Gazi joked that the museum does not advertise its hours of operation. It opens about ten and closes about 7 but there is a two hour lunch break at some point in the middle of the day when it is also closed. In other words, he said if we wanted to go, we just needed to take our chances and hoped it would be open! Certainly a novel way to run a national museum, we thought. 
Some background information about Albania: The population, Gazi said, of Albania is three million and one third of the people live in the capital but one third of all ethnic Albanians don't live in Albania at all. The latter fact was startling to me. 70% of the people are Muslim, 20%, Catholic and 10%, Orthodox.  Gazi was very proud of the fact that there is little religious discord in Albania. The main industries are mining, oil and, more recently, tourism

Because private cars were not allowed under the dictator, Albanians only began driving in the 1990s.  Gazi cautioned us therefore to be careful of drivers! We had already noticed that a huge number of seniors in particular rode bikes. That was the major means of transportation under the Communist regime.

He pointed out the massive statue of Gjergj Kastrioti but known simply as Skanderbeg that was erected in 1968 on the 500th anniversary of his death, on the square of the same name in front of the Opera and Museum. We had also seen statues of him recently in Pristina, Kosovo as well as Ohrid. Skanderbeg is an Albanian national hero who kept the country free from Ottoman rule. He came from a princely family whose family’s flag was black and white and had the large eagle on it. Albania adopted that family’s flag in 1912 as its own but changed the white to red to signify the blood lost by those fighting for freedom.
When I remarked on the very unusual shape of this building, Gazi said space is such a premium in the city that builders try to use as little as possible a footprint by constructing vertical buildings. The building was still unfinished as money ran out two years ago to complete it. 
I found this basket-weave style building that was wider at the top than its base interesting.
From the Museum we walked to the Clock Tower which was constructed in the 1820s at the same time as the adjacent Et'hem Mosque in the second picture below. Tirana was chosen as the capital in 1920 because the city is surrounded by mountains and was therefore easier to defend if attacked, Gazi told us.
The mosque is the only remaining mosque out of eight built in Tirana during the 18th and 19th centuries.

Steven decided he had had enough of climbing minarets and clock towers but I was still game so I went up without him. Only six people were allowed on the steps at one time for safety reasons. 
Some views from the Clock Tower including Steven's bald pate:
The adjacent mosque and minaret:

Skanderbeg Square and the National Historical Museum:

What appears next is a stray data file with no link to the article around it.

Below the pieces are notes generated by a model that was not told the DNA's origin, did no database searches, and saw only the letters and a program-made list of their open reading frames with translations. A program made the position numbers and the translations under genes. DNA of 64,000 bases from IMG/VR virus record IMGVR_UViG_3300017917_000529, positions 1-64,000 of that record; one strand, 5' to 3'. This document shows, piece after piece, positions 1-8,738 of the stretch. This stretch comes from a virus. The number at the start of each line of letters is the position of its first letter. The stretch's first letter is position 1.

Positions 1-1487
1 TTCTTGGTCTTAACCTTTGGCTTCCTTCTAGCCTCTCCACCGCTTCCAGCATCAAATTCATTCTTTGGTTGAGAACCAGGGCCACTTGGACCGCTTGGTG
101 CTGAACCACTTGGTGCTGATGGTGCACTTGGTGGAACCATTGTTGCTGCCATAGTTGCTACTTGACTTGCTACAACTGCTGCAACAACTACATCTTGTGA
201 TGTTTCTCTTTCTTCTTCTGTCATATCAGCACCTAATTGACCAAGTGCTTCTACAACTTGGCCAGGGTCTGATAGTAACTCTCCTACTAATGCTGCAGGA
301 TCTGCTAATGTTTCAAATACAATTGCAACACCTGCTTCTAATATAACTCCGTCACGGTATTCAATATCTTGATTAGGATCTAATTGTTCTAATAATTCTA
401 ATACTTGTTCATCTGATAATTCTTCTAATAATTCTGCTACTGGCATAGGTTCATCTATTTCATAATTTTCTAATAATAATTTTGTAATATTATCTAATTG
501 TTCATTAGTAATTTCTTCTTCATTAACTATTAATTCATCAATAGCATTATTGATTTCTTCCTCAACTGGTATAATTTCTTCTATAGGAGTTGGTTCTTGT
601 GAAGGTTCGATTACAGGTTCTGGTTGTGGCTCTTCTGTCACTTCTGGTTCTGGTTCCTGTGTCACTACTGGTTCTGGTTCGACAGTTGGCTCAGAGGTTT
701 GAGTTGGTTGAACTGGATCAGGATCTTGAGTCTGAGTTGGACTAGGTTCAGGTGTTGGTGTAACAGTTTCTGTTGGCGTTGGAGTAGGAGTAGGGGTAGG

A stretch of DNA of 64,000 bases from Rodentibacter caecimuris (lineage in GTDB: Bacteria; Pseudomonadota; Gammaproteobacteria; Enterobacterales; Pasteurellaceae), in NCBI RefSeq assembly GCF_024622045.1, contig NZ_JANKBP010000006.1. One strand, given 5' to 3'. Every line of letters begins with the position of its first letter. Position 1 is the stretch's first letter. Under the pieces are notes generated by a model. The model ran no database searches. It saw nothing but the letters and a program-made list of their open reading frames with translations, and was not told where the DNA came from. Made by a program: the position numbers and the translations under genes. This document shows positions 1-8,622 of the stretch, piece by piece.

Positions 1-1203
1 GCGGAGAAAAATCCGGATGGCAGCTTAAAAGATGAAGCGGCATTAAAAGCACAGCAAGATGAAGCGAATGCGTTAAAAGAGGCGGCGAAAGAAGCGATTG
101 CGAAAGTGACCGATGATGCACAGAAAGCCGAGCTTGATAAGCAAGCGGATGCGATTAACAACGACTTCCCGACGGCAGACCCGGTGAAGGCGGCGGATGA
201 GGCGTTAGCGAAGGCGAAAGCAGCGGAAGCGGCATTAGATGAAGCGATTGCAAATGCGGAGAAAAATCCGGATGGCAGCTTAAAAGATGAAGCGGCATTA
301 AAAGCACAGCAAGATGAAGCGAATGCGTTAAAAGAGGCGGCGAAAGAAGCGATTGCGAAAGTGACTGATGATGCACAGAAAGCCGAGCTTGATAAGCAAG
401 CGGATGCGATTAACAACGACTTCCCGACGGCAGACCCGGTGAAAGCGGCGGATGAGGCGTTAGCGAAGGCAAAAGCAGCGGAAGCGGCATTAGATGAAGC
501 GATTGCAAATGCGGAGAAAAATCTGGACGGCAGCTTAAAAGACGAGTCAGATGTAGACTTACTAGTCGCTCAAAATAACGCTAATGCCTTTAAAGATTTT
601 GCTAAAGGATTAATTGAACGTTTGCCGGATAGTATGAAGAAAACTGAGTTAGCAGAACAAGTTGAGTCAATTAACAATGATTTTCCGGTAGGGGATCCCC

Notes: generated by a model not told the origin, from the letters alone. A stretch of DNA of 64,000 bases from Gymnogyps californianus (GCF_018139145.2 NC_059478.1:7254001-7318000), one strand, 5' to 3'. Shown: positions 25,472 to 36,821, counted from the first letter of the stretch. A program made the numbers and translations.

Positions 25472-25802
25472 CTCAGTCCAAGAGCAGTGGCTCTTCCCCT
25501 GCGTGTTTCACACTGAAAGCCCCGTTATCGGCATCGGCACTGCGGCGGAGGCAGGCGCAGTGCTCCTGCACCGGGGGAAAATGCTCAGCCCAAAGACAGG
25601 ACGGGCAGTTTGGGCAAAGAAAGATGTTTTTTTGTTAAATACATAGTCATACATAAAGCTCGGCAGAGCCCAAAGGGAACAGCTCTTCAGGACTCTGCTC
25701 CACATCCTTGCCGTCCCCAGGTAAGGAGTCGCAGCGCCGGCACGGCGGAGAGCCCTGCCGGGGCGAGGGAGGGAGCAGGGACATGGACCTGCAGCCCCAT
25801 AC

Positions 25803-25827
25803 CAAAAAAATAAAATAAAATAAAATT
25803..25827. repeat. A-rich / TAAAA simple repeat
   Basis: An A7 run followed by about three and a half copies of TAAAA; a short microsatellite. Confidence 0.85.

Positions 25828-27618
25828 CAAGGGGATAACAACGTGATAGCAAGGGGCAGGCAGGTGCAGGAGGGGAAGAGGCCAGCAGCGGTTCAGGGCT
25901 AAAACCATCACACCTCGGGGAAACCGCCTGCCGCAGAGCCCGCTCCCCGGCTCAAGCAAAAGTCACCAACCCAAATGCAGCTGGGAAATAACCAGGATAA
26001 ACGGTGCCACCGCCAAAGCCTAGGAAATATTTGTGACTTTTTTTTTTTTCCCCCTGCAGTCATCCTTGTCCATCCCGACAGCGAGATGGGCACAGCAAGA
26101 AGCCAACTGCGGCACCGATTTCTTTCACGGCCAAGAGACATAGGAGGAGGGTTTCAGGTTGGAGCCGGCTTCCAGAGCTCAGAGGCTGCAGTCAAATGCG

I asked Gazi about these rooftop gardens. He said they were on top of the mayor’s office building. Tirana’s mayor is hoping to turn as many rooftops as possible to green spaces, a practice being adopted in many cities in the US, I know.

As of 1967, Albania became the first country to ban all religions under its brutal dictator, Enver Hoxha, Gazi said. All religions were banned and all religious leaders and people caught attempting to follow any religion were persecuted and some were executed. All religious places were destroyed except for the Et’hem Mosque. It was only used for tourists and survived probably because of its proximity to the Clock Tower, Gazi said.

A woman from Kiev took this photo of me atop the Tower.
Government buildings:

On the main boulevard on the way to the National Gallery, Steven and I agreed that no one could claim not to have seen these traffic lights! We thought they were great and wished other cities had such visible lights as these to reduce traffic accidents. Gazi said they were new as of last year.

The massive piece of art outside the National Gallery was entitled ‘The Cloud Pavilion’ and was completed by a Japanese artist at the end of May. It was very unusual and rather intriguing. 
The National Gallery was built during the Communist era as evident from its Socialist style. According to my notes, it contained works by national and international artists unlike the one in Montenegro we had visited. The Gallery’s hours were again arbitrary!
It was while we were here at the Gallery that Gazi talked about Albania’s recent political history. After WWII, the country’s Communist leaders came from the Partisan movement who fought against the Nazis and Italians who both invaded Albania during the war. Enver Hoxha rose to power to be the President by eliminating all his rivals, Gazi said. Some left the country and others were killed.